Acral lick dermatitis: diagnosis and treatment
Acral lick dermatitis is a common condition in dogs, accounting for about 3% of dermatology cases seen in general practice.1
Acral lick dermatitis (lick granuloma) is produced by excessive and compulsive licking in a certain area of the body.
It is a multifactorial disease and often frustrating because it affects the quality of life of both dogs and owners.
Although in most cases the disease’s development involves a psychogenic component (boredom, confinement, separation anxiety), it is generally triggered by an underlying organic disease (usually, but not always, of allergic origin).1,2
Acral lick dermatitis can affect dogs of any age and size, although it is mostly reported in large breeds, such as Doberman, Great Dane, Labrador and German Shepherd.
The lesions take hold on the limbs, typically on the dorsal aspect of the carpal, metacarpal, tarsal or metatarsal bones, and manifest as hard, alopecic, raised, clearly circumscribed, frequently erosive or ulcerated areas of skin.1,2
There is always a primary cause for a lick granuloma (which may be organic) that initiates the dog’s licking of the given area, plus a series of perpetuating factors (itch–lick cycle) that contribute to its persistence, even if the primary cause has disappeared.1
Diagnostic approach to patients with acral lick dermatitis
A good anamnesis and complete medical history will help identify the potential triggers of the disease. It is important to remember that up to 70% of dogs with acral lick dermatitis present some type of anxiety-related problem (living in confined spaces, lack of interaction or walks, etc.) that triggers the licking behaviour. Furthermore, a complete dermatological examination is necessary to diagnose any underlying diseases (especially allergies), coupled with orthopaedic and neurological exams, as joint pain or neuropathy could be behind the licking.1-3
A full range of laboratory tests (haematology, blood chemistry and urinalysis) can help exclude any endocrine diseases, while skin scrapes, trichograms, cytology and cultures may establish whether scabies, dermatophytes, secondary infections or even leishmaniasis or neoplasms are the underlying cause.1,2-4
Acral lick dermatitis: treatment
No single treatment is effective in controlling lick granuloma. The management of acral lick dermatitis should be designed to control both the primary cause and perpetuating factors, so that the itch–lick cycle can be broken.1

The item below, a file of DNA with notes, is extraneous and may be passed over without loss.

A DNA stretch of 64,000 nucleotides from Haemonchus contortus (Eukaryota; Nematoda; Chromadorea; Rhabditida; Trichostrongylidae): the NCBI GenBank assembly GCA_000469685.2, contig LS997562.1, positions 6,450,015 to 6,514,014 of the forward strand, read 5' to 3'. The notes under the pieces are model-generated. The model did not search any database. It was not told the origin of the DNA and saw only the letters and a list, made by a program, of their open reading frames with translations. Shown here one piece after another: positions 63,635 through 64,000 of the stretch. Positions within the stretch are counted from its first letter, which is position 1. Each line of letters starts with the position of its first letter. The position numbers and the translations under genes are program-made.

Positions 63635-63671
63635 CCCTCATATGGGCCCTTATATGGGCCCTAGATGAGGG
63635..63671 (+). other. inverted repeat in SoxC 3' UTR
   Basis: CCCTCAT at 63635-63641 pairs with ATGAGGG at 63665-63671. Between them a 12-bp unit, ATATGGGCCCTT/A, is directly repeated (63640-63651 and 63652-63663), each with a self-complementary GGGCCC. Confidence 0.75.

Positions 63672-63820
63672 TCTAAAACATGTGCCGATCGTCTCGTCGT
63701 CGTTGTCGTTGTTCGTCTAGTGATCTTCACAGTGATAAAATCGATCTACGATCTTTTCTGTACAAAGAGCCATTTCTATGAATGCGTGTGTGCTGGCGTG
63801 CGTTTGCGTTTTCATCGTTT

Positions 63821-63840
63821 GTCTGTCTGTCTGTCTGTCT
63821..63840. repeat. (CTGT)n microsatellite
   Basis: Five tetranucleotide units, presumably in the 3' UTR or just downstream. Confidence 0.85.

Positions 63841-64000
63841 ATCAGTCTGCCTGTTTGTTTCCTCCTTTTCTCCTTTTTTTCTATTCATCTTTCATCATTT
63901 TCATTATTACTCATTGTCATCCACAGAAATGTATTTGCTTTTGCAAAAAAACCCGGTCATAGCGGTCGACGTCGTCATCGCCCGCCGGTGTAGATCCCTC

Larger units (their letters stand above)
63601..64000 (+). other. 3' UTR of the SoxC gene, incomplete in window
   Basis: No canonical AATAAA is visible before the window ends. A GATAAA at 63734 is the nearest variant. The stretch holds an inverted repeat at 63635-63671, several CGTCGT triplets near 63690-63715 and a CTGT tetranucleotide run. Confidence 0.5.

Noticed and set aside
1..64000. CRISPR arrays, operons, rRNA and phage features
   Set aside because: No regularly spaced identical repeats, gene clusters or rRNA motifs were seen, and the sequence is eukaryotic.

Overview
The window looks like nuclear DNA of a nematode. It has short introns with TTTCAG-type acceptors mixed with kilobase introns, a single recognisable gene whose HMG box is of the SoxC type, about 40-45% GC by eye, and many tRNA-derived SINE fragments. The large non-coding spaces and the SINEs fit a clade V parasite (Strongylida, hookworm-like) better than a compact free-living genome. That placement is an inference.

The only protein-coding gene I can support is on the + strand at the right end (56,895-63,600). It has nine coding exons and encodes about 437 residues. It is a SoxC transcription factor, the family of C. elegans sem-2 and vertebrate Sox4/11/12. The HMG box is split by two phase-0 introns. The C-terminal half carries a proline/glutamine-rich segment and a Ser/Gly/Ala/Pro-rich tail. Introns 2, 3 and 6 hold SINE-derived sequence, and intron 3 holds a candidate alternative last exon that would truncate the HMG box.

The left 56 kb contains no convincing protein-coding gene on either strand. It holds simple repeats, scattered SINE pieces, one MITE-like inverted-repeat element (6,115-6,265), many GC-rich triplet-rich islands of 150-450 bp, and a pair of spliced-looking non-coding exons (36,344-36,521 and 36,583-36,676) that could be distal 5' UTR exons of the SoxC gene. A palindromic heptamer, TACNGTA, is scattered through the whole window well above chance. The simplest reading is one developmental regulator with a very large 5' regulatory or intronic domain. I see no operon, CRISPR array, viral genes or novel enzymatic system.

- It is essential to prevent the animal from licking the affected area. This can be achieved with physical barriers (Elizabethan collars, cervical collars, wearing socks or boots), applying topical substances with an unpleasant taste or using topical corticosteroid ointments or sprays with or without antibiotics. As most lesions are infected at the time of diagnosis, systemic antibiotics are recommended for 6–8 weeks. The intralesional administration of corticosteroids is contraindicated.1-3
- Many patients have an underlying allergy. So, if the medical history is suggestive of an allergy, recommendations are to rule out a food allergies through elimination diets or carry out allergen testing and subsequent immunotherapy, or treat atopic patients with oclacitinib, cyclosporine or lokivetmab.1-2
- If the patient has an orthopaedic problem, this should be corrected or nonsteroidal anti-inflammatories administered if this is not possible.1
- If the underlying cause has been controlled and the infection has resolved, but the lesion persists, laser ablation is another option. Conventional surgery is not recommended due to its associated complications.1
- Other treatment options include cryosurgery, radiation therapy, acupuncture, low-level laser therapy and behaviour modification techniques (increasing levels of activity and play), as well as the administration of psychotropic drugs, such as serotonin reuptake inhibitors and tricyclic antidepressants.1-3
The management of acral lick dermatitis is complex. As many cases combine an organic disease with a psychogenic problem, this often complicates treatment. It is very important to involve owners from the outset to achieve the right diagnosis and treatment. They need to understand that the dog is unlikely to lick in such a compulsive manner just because it is bored when left alone at home and there is probably an underlying disease, which will likely result in treatment failure unless it is found and treated. Consequently, they will be more likely to agree to the necessary diagnostic tests.
1. Shumaker AK. (2019). Diagnosis and treatment of canine acral lick dermatitis. Vet Clin North Am Small Anim Pract; 49: 105-123.
2. MacDonald JM. (2014). Acral lick dermatitis. In: Bonagura JD, Twedt DC Eds. Kirk’s Current Veterinary Therapy XV. Elsevier; e172–178.
3. Schnedeker AH, Cole LK, Diaz SF, et al. (2021). Is low-level laser therapy useful as an adjunctive treatment for canine acral lick dermatitis? A randomized, double-blinded, sham-controlled study. Vet Dermatol; 32:148-e35.
4. Denerolle P, White SD, Taylor TS, et al. (2007). Organic diseases mimicking acral lick dermatitis in six dogs. J Am Anim Hosp Assoc; 43: 215-220.
5. Noli C. (2014). Canine Allergy. In Noli C, Foster A, Rosenkrantz W (Eds). Veterinary Allergy. Willey Blackwell: 5-195.
6. Nuttall TJ, Marsella R, Rosenbaum MR, et al. (2019). Update on pathogenesis, diagnosis, and treatment of atopic dermatitis in dogs. J Am Vet Med Assoc; 254: 1291-1300.
7. Hensel P, Santoro D, Favrot C, et al. (2015). Canine atopic dermatitis: detailed guidelines for diagnosis and allergen identification. BMC Vet Res; 11: 196.
- VETERINARY CLINICAL HOSPITAL
- CEU CARDENAL HERRERA UNIVERSITY